What molecule am I?
(–)-α-Santonin, often referred to simply as santonin, is compound isolated from the flowers of the Artemisiagenus of plants found in Russia and central Asia. It was used as anthelmintic, a drug that kills parasitic worms or removes them from the body. But it has severe side effects (see the hazards information box) and has been replaced by much safer ascaricides.
But santonin lives on in organic synthesis. In a recent report, Phil B. Alper and colleagues at the Genomics Institute of the Novartis Research Foundation (San Diego) describe novel photoinduced rearrangements of 2,5-dienones, including santonin.
The authors found that the rearrangements can be “rerouted” in the presence of amines to give previously unknown structures. When they irradiated tricyclic santonin in the presence of methylamine in a continuous-flow reactor, they obtained unusual [4.4.0] and [5.3.0] fused-ring molecules as major products. Elucidation of the precise mechanisms of the phototransformations is under way.
Indigo was the Molecule of the Week for April 23, 2012. It is the oldest dye or pigment used by humans; and the manufactured product is still in use today. Recently, John E. Dauber at the University of California, Berkely, developed a biochemical process to make indigo that is not only environmentally “green”, but it also allows cotton fabric to be treated with an indigo precursor, which then oxidizes in place to dye the fabric.
Previous environmentally problematic Molecules of the Week tetrachloroethylene, N-methyl-2-pyrrolidone, and hexabromocyclododecane are in the news again. They are among the chemicals in the “First 10” list for reevaluation under the revised Toxic Substances Control Act of 2016. But last month the Trump administration put additional restrictions of the substances on hold, with no set date for implementation.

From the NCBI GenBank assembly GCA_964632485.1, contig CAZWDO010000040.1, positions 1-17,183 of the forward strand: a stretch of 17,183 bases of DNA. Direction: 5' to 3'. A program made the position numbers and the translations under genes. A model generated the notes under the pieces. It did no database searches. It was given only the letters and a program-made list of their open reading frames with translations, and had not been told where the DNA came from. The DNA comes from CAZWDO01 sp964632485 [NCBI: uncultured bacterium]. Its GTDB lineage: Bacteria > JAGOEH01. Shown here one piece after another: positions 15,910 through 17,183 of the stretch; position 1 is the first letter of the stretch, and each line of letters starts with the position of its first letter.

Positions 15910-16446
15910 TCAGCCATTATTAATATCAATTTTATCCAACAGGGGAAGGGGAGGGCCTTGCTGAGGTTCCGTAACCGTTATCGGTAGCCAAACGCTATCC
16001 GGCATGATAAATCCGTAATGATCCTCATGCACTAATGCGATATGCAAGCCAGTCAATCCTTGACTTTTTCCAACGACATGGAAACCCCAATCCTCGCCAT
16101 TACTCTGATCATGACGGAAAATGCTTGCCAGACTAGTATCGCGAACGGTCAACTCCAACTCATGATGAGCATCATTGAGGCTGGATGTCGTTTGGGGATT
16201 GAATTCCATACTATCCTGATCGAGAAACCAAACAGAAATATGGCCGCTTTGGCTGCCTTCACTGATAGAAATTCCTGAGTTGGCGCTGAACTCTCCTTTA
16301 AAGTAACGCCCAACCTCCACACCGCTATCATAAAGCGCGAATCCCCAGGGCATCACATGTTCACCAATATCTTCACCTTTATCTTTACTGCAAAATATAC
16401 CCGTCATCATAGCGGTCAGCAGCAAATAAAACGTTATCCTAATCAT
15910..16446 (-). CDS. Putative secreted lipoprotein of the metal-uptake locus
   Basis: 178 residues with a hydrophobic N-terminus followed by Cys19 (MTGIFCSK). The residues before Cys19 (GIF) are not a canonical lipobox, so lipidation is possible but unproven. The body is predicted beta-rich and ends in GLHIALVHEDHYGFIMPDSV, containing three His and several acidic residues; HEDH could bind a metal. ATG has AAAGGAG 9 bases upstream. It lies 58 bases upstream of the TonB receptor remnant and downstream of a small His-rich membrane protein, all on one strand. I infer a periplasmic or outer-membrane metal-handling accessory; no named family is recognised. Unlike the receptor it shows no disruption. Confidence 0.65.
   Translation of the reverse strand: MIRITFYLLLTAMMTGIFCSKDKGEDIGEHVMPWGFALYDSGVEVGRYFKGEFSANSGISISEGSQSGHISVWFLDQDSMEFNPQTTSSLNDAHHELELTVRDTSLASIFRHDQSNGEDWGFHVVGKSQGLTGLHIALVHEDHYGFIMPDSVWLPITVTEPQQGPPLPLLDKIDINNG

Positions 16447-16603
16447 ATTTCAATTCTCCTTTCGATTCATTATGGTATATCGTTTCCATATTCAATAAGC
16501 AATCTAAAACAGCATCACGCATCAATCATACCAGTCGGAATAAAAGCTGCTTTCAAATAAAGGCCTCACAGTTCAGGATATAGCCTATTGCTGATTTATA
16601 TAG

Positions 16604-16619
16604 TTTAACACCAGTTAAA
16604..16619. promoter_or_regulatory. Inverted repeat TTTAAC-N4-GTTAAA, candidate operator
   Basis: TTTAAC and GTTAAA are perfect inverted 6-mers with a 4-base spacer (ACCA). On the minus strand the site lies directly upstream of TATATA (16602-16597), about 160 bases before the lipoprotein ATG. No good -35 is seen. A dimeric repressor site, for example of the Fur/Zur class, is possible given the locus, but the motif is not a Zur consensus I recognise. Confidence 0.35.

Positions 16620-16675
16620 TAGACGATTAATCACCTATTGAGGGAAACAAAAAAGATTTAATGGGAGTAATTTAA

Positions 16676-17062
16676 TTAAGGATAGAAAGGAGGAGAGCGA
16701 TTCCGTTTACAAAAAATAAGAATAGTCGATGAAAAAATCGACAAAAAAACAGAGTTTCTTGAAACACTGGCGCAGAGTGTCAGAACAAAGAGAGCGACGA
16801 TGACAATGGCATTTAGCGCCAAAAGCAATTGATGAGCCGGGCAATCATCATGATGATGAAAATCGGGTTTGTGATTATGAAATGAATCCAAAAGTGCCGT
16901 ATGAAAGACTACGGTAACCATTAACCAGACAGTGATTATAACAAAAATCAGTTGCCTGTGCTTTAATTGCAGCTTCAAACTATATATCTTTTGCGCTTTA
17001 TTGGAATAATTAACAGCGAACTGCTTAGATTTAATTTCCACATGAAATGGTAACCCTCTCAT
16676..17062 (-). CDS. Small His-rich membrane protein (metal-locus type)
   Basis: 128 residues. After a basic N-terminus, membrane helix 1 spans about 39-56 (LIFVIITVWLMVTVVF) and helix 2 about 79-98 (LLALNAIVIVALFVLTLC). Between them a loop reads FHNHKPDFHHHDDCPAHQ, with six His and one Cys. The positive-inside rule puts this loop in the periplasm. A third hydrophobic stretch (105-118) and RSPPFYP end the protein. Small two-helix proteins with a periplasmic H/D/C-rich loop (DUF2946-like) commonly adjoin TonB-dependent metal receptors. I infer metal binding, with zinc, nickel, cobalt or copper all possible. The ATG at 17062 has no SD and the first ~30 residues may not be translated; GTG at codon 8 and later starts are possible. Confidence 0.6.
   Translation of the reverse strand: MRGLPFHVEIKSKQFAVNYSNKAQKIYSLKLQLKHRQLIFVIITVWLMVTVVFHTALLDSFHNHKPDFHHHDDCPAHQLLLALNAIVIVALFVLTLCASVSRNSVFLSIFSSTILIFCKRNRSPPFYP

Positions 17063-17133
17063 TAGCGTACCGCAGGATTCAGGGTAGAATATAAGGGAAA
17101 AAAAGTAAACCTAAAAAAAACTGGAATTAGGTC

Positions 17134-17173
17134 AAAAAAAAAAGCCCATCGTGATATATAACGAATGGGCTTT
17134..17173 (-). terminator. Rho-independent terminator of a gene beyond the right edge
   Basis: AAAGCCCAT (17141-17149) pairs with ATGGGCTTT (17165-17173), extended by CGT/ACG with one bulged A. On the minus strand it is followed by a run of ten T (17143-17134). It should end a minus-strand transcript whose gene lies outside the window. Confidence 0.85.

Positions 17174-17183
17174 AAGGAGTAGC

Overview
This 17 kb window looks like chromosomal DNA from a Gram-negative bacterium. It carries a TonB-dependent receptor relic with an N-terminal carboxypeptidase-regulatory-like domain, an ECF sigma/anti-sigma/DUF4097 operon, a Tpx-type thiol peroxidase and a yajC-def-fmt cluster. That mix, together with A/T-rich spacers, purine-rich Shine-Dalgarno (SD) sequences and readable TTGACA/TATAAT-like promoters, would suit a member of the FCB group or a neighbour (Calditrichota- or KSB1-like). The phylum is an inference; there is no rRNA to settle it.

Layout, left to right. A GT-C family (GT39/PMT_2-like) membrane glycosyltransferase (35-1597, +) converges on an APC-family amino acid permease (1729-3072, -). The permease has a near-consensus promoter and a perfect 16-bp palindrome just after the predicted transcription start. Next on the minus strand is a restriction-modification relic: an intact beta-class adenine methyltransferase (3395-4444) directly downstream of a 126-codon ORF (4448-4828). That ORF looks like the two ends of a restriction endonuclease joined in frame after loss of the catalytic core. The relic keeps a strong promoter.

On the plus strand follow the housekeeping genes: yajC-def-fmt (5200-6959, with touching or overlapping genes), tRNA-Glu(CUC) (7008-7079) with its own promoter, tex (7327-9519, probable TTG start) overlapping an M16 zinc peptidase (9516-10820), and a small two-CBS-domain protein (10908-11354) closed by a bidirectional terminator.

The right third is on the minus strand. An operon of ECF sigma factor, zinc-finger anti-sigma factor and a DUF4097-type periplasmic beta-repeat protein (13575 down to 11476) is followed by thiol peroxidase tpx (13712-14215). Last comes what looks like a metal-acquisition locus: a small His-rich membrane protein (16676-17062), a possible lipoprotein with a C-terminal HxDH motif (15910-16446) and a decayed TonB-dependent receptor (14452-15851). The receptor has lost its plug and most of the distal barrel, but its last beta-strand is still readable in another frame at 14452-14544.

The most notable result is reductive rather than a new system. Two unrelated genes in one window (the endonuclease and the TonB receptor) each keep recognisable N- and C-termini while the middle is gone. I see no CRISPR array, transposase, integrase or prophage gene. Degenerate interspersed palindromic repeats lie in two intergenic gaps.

(–)-α-Santonin fast facts
|CAS Reg. No.||481-06-1|
|Molar mass||264.30 g/mol|
|Appearance||Colorless to yellow crystals|
|Melting point||175 ºC|
|Water solubility||≈750 mg/L|
(–)-α-Santonin hazard information
|GHS classification: acute toxicity, oral, category 4|
|H302—Harmful if swallowed|
|GHS classification: acute toxicity, dermal and inhalation, category 2|
|H310/H330—Fatal in contact with skin or if inhaled|
|GHS classification: skin irritation, category 2|
|H315—Causes skin irritation|
|GHS classification: eye irritation, category 2A|
|H319—Causes serious eye irritation|
|GHS classification: specific target organ toxicity—single exposure, category 3, respiratory system|
|H335—May cause respiratory irritation|
Learn more about this molecule from CAS, the most authoritative and comprehensive source for chemical information.
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